1.Come with an open mind. You will find dirt, filth and probably more poverty than youíre used to. You have to deal with that and not let it get to you. The touts are sometimes aggressive and so are the beggars. It is best to ignore them. Lots of traffic, lots of people, lots of noise. But that is also what makes India fascinating. It will take you a few days before you learn to cope. In one day your experiences can range from extremely frustrating to extremely magicalÖ

2.The benefits of travel in India definitely outweigh the negatives. You will find India chaotic at the surface, but it really is organized chaos and it takes a while to get used to it. Getting the simplest things done might take more time and effort than youíre used to, but itís definitely worth it in the end. Be careful about what you eat or drink. Drink only bottled water, eat hot foods, avoid ice, desserts and salads and wash your hands. Its good to carry a hand sanitizer for when you don't have access to soap and water, insect repellent, water purification tablets and toilet paper.

3.Just go with the flow. Thereís a lot of craziness around but thatís what makes the country special. Make an effort to strike up conversations with people. Most people are very friendly and open and will be willing to help you in any way they can.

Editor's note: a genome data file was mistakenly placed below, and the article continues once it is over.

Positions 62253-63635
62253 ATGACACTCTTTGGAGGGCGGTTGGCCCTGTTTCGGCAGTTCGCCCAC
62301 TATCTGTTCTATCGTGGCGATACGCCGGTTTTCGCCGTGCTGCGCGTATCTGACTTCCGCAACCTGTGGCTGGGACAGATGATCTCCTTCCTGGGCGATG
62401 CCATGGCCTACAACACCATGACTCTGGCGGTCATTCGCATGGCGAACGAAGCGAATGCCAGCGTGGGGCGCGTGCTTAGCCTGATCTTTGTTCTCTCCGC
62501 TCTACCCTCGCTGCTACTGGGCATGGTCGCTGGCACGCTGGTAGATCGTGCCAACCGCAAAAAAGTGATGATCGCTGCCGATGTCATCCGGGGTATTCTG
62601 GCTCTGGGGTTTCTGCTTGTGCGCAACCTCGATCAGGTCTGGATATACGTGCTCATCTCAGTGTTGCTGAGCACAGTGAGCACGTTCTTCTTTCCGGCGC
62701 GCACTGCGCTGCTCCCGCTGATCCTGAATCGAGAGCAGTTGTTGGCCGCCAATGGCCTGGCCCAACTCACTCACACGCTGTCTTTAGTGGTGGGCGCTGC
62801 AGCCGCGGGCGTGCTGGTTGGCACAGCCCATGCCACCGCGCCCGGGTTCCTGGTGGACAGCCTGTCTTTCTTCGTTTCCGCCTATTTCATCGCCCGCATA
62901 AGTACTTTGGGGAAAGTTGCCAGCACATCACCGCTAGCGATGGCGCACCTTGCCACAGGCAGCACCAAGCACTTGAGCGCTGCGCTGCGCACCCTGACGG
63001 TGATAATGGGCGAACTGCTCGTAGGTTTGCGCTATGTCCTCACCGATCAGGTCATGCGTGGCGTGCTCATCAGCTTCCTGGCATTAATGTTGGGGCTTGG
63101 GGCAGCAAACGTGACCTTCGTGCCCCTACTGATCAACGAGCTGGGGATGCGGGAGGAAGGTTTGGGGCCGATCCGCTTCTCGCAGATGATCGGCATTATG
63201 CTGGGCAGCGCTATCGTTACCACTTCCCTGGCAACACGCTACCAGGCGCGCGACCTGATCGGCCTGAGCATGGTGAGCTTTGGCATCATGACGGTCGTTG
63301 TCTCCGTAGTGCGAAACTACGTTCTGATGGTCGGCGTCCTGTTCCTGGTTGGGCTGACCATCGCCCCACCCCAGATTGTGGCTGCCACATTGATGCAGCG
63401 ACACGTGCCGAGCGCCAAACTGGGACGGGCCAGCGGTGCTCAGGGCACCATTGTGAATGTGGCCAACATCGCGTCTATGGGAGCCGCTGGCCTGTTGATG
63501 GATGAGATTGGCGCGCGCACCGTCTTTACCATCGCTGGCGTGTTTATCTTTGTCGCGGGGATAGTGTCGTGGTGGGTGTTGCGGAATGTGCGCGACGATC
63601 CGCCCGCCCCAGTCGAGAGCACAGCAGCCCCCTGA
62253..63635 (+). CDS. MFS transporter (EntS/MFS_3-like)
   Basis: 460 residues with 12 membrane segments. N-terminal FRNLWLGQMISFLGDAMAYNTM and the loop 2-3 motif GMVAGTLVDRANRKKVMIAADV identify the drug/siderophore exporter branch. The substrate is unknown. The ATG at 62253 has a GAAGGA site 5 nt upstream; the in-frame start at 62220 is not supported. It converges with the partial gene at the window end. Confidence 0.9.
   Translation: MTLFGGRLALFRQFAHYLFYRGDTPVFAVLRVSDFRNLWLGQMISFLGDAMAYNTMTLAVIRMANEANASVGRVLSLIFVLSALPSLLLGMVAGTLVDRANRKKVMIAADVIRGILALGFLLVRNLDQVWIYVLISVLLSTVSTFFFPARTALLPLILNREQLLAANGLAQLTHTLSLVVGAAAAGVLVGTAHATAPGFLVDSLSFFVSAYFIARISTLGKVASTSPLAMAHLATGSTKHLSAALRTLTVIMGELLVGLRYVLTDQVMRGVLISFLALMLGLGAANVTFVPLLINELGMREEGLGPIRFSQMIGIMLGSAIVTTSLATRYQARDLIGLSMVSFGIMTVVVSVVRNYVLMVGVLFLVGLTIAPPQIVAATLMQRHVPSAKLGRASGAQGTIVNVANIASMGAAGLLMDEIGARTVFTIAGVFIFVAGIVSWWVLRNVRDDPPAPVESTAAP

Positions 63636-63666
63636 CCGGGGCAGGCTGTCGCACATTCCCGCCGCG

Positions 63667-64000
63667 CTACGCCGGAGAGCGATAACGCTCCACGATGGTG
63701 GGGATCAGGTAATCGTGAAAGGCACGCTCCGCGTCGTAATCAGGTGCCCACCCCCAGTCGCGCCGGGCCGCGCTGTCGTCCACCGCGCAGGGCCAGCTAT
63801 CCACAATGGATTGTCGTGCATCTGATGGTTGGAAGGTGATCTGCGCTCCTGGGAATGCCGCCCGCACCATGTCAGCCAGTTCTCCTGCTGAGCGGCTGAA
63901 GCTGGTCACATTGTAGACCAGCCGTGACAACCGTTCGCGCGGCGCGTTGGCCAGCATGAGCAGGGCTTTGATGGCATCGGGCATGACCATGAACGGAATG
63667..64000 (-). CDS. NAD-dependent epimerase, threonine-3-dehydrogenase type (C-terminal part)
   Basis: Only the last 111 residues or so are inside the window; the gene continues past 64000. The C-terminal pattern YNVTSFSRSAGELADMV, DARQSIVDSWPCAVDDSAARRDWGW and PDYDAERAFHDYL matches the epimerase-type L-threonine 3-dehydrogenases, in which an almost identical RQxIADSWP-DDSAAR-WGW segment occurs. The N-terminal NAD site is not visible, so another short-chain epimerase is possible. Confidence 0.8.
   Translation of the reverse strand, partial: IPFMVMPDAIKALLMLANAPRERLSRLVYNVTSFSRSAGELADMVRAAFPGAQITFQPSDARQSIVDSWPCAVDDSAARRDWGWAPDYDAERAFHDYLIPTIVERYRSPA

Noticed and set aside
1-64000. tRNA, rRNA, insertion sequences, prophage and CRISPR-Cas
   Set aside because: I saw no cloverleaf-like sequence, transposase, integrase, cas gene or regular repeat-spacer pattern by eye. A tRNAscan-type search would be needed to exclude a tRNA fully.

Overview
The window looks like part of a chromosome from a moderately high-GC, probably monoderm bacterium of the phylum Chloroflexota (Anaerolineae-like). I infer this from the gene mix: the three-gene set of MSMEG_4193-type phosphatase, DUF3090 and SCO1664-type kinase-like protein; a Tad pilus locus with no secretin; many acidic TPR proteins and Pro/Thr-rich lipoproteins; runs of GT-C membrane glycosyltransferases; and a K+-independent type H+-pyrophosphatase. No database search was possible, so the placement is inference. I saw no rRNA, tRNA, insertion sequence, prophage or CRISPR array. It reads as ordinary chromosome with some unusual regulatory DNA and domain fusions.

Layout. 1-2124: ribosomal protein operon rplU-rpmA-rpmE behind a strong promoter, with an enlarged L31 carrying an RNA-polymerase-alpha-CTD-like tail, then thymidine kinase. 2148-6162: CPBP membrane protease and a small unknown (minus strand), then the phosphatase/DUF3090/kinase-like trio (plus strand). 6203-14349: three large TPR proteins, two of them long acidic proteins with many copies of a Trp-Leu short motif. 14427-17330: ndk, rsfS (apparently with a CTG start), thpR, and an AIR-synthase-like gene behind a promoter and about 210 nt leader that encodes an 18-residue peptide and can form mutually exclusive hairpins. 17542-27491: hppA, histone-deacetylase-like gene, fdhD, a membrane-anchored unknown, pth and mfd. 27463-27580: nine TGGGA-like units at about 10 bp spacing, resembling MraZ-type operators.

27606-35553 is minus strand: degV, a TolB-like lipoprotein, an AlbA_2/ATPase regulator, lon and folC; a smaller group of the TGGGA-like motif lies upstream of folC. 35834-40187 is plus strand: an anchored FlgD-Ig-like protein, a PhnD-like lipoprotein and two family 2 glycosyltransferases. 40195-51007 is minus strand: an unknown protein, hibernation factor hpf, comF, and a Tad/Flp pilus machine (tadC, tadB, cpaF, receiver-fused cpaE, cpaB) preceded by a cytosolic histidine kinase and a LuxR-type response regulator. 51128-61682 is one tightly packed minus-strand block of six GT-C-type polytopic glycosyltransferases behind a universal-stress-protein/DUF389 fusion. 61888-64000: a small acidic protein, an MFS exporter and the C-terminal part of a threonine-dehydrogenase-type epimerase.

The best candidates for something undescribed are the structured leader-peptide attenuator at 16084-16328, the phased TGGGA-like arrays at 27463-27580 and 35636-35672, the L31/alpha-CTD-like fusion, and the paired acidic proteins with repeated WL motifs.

4.Be respectful of the culture and customs. Lots of religions are practiced in the country so some areas might be more sensitive than others. Take lots of picturesÖ It hard to take a bad picture in India, with all the faces, colours, scenes.

5.Donít think about it, just go. India is a very culturally rich country, which engages you with its fascinating art, history and the sheer numbers of everything. There arenít any Ďdangersí as such you should be aware of, just petty annoyances.

This is one trip you will find hard to put behind you, because when you experience India, it seeps into your pores and itís very difficult to just forget about it once you get back home. India is a challenging country to travel in, and you will be taxed mentally and probably physically, but it will also be one of your more memorable trips, if nothing moreÖ

Sharon


Hi Sharon,
I have traveled extensively, and have traveled Northern India some years ago. I travel solo most times, because my wife hates to see so much poverty (that's about 90% of this planet), and she got her first taste of it when we honeymooned in Mexico in 1963.

I'm (will be 75 in December) Japanese-American, but consider myself a citizen of the world.